Epic Problem – Lines EP
The 90s were a brilliant time for punk compilations – as a teenager getting into punk music in the early 2000s, I found myself quickly giving up on the Punk-O-Rama’s and Give ‘Em the Boot’s being put out at the time and delving into earlier issues. While these compilations dipped a toe into the mainstream via Rancid, NOFX and the like (while still remaining brilliant, don’t get me wrong…well, at least until the 4th or 5th release by either series’), TKO threw together some awesome, angry and harder to come by releases under the title of Punch Drunk. These focused heavily on rough and ready street punk, ideal drinking music which also, while the media was calling any old shit with spiky hair and guitars skate punk, was picked up on by the SF based skateboarding company Deluxe and used as the soundtrack to actual, balls out skating rather than hanging out by the Corn Exchange wearing Bernie’s jeans and a fringe. I write this only because it seems a perfect starting point to talk about midlands-based punks Epic Problem, who have just released a four track EP called Lines and who would sound right at home on one of those classic compilations, taking those anthemic sounds but created something more intricate and dare I say mature sounding – I guess the opposite way to approach describing their sound would be to evoke Leatherface but with more drive and anger.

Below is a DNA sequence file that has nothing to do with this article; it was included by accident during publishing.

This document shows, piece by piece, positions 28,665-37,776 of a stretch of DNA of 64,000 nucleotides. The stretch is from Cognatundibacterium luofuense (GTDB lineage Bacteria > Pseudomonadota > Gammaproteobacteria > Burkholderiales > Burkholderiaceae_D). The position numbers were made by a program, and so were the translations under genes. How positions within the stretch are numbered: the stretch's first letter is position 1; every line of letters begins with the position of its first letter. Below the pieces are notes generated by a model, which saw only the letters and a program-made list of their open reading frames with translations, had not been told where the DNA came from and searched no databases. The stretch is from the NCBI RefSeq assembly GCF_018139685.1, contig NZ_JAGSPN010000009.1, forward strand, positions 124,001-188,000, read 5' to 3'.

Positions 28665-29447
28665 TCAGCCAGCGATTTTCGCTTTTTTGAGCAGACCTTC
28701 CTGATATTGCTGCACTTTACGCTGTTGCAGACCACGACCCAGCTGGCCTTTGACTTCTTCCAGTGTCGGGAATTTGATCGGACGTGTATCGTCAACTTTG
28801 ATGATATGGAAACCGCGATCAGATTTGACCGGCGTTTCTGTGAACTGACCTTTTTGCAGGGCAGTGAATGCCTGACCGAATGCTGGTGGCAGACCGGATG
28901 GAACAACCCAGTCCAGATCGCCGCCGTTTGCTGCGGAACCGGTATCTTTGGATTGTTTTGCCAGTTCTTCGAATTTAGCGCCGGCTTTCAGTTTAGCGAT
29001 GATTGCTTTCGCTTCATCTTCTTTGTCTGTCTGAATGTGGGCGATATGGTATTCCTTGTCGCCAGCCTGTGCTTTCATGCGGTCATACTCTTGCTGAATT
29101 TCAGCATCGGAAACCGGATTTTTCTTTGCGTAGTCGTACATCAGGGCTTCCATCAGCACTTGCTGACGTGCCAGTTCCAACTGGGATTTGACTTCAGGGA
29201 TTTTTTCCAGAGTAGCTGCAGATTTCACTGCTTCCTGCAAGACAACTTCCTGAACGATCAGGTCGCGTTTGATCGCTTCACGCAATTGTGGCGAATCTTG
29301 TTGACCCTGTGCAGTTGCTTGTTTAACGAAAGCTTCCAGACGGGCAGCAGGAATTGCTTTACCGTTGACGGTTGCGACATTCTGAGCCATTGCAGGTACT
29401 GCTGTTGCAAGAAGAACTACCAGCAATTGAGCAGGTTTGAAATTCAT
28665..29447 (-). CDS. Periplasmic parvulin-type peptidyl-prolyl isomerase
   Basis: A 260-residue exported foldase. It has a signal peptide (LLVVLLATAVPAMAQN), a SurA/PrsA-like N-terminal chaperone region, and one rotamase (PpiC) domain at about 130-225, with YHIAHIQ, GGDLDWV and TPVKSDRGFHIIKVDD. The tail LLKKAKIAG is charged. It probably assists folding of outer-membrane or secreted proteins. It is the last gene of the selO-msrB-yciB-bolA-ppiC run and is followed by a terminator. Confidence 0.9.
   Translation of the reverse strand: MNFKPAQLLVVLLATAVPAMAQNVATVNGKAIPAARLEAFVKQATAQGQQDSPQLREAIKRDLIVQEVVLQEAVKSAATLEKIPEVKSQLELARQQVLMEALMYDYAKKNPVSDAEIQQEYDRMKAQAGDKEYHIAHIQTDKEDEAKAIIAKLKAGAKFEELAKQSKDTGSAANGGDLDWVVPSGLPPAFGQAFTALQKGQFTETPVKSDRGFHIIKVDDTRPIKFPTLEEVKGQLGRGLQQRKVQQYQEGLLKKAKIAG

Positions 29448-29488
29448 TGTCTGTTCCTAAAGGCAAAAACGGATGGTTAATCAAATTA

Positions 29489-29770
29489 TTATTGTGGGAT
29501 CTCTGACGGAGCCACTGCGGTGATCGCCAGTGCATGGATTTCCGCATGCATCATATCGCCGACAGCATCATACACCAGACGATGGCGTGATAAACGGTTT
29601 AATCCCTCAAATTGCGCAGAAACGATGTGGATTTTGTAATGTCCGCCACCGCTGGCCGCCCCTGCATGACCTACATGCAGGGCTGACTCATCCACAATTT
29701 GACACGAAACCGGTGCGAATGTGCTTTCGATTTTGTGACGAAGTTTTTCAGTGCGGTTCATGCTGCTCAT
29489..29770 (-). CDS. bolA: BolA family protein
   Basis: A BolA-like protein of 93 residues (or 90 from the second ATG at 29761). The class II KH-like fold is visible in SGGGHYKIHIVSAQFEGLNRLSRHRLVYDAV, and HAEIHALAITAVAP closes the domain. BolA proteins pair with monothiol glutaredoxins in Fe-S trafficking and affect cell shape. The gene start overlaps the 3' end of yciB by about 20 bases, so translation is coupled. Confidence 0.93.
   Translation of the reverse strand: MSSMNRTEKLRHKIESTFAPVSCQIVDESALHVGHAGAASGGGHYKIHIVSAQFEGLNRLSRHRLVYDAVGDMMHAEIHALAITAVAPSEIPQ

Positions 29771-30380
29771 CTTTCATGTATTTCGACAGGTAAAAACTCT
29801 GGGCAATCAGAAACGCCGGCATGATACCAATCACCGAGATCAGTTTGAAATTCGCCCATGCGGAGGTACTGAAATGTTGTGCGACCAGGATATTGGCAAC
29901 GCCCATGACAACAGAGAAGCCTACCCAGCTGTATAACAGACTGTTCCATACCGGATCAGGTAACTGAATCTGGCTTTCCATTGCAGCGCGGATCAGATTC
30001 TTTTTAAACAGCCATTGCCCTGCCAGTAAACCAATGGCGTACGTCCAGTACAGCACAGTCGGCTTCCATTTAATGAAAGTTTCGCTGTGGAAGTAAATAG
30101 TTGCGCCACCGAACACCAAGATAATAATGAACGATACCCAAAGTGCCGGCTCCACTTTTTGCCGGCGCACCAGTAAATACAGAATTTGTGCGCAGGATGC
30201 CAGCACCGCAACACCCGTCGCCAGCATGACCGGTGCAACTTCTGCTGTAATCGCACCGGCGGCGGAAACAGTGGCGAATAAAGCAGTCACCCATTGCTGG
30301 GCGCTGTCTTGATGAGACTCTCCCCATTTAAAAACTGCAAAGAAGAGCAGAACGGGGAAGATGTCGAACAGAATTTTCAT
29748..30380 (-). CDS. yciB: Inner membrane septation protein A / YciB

The record turned up on my doorstep a couple of days ago, resplendent in blue splatter vinyl and with stickers thrown in (I fucking love stickers), and I haven’t really stopped listening to it since – it is a perfect soundtrack to skating down the street, cheering up a stressed girlfriend or drinking wine dead fast because fuck it, you’re celebrating Wednesday. A clearer sound quality than previous releases does full justice to the four tracks, with a Scrooge level tightness to the musicianship backing up a gravel-voiced vocal which conveys a sincerity and passion you ain’t gunna hear in the charts any time soon. Some carefully placed harmonies add to their sound nicely, especially the ‘whoooaa’s’ which open ‘Sink’ and bring to mind the Bouncing Souls way back when they were good. With alumni from the Dead Subverts and Blitz being involved in this group it was never going to be a half-arsed job, and this definitely shows a band going from strength to strength. Whiskey-flavoured icing on the cake is a cover of the Beltones’ ‘Weak’, bringing me back round to the Punch Drunk comparison and giving some love to one of the Bay Area’s finest exports, fucking quality! I’m looking forward to checking them out live ASAP, as this is damn fine drinking and dancing music.
By Jono Coote